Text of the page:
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First Nations file class action against federal government ;déral

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First Nations from Saskatchewan and Manitoba criticize Ottawa for not having paid the annuities due under Treaty No. 4, signed in 1874. (Archive photo)

The Canadian Press

Lynn Acoose says she is taking the road that the elders and leaders of her community's past have always been reluctant to take.

The chief of the Zagime Anishinabek First Nation, which has numerous communities in southeastern Saskatchewan, has filed a class action suit against the federal government. She criticizes Ottawa for not having paid the annuities due under Treaty No. 4, signed approximately 150 years ago.

Chief Derek Nepinak of the Minegoziibe Anishinabe First Nation in west-central Manitoba is also part of the lawsuit recently filed in Federal Court. Chief Murray Clearsky of the Waywayseecappo First Nation filed a similar class action in the Manitoba Court of King's Bench.

We do one thing that our Elders advised us not to do so, says Ms. Acoose. They do not want the spirit and objective of the treaty to be cast in stone. I feel like I'm taking a big risk, but it's a risk I'm willing to take.

The allegations have not yet been proven in court. The federal government has yet to present its defense.

In September 1874, Canada signed Treaty 4 with Cree and Saulteaux communities in Fort Qu'Appelle, Saskatchewan. This allowed the government to use and occupy 195,000 square kilometers of territory that today covers southeastern Alberta, southern Saskatchewan and the west-central Manitoba.

In exchange, Ottawa was to create reserves and pay $750 a year in ammunition and rope. The federal government also had to build a school and transfer tools and other supplies.

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The federal government also had to commit to paying annually and in perpetuity an amount of $5 to each man, woman and child of each of the communities.

The plaintiffs accuse the government of having contravened its obligations by not increasing this amount.

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Long lines in La Fork in Winnipeg for payment of treaty annuities. (Archive photo)

According to them, annuities have never kept pace with inflation. First Nations believe they should have the same purchasing power as 150 years ago.

The plaintiffs allege that the signatories did not know that the real value of the annuities would decrease over time.

This $5 was not a symbolic sum, says Ms. Acoose. Why would we accept this? Our ancestors knew what they were giving.

She says that everyone who participated in the negotiations leading to the treaty knew that the annuities were to allow the members of indigenous communities to purchase goods that would help them survive.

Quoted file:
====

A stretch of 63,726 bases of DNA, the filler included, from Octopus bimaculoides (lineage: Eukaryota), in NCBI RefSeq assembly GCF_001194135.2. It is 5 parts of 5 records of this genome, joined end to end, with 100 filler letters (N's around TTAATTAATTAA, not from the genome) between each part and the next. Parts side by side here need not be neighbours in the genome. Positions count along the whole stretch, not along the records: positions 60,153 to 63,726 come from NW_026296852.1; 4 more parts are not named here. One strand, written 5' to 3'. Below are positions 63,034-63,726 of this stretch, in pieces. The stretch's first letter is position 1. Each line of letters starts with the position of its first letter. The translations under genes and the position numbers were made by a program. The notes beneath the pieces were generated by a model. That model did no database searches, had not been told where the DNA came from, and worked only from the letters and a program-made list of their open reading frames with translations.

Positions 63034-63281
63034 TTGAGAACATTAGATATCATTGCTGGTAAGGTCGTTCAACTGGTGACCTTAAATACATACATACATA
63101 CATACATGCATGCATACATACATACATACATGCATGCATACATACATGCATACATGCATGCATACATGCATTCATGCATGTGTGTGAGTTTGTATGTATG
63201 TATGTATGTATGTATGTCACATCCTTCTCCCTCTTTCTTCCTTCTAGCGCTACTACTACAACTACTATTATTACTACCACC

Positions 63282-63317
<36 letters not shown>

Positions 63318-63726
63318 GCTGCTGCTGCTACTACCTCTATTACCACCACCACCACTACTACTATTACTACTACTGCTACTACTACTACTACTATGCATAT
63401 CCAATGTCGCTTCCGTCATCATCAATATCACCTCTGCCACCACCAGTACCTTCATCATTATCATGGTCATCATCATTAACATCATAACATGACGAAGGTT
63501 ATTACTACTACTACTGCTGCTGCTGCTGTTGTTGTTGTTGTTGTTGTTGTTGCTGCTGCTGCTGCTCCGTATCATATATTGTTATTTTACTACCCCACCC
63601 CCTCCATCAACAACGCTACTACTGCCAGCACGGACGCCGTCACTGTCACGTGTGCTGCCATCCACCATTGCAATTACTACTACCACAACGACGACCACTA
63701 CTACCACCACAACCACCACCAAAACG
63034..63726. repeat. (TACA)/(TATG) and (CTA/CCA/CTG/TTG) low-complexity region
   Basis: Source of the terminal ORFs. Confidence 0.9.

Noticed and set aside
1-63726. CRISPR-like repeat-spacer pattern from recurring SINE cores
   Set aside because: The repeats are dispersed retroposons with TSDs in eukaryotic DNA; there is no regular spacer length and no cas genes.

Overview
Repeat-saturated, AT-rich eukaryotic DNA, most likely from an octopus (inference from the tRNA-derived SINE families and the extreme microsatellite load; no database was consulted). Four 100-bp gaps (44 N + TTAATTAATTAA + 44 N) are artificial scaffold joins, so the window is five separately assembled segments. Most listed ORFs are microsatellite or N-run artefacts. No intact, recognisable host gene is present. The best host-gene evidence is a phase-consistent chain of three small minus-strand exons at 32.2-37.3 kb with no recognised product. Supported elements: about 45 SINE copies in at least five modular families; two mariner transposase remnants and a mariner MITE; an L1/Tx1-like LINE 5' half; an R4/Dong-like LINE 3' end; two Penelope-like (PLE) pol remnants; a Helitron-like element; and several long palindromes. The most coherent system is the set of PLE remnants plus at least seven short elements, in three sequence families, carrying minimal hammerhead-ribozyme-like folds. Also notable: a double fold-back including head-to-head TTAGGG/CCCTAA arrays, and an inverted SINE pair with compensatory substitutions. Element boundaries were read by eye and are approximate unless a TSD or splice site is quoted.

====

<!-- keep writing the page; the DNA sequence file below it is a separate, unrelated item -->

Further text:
Our legal argument is this: the spirit and purpose of the treaty was for it to remain fair over the years. There is a big difference between what is written in the wording of the treaty and the promises that were made. An oral promise is as good as a legal document.

The plaintiffs are seeking $100 million in punitive damages from the federal government, or such amount as the court deems appropriate. They also demand that the government increase annuities.

The Ministry of Crown-Indigenous Relations and Northern Affairs is aware of the collective actions that have been brought, recognizes a spokesperson. The government is reviewing the documents before making a decision on this.

Canada recognizes that more must be done to renew the treaties. He remains open to exploring ways to advance this important work, reads the written statement.

Last summer, the Canadian and Ontario governments had offered a proposed $10 billion settlement to the First Nations of the Robinson-Huron Treaty signed in 1850.

The government of what was then United Canada, a British colony, had to pay these groups an annual annuity tied to revenues from the natural resources of their territory.

Annuities increased only once in 1875 when they went from $1.70 per person to $4 per person. The amount has remained the same since that time.

Ms. Acoose says her community did not file lawsuits for several years because leaders were hesitant to put treaty rights before the courts.

It's a discussion that has existed for several generations, she says . But we are entering one of the worst periods we have experienced in years economically. We believe that we should not be the poorest population in our own territory.

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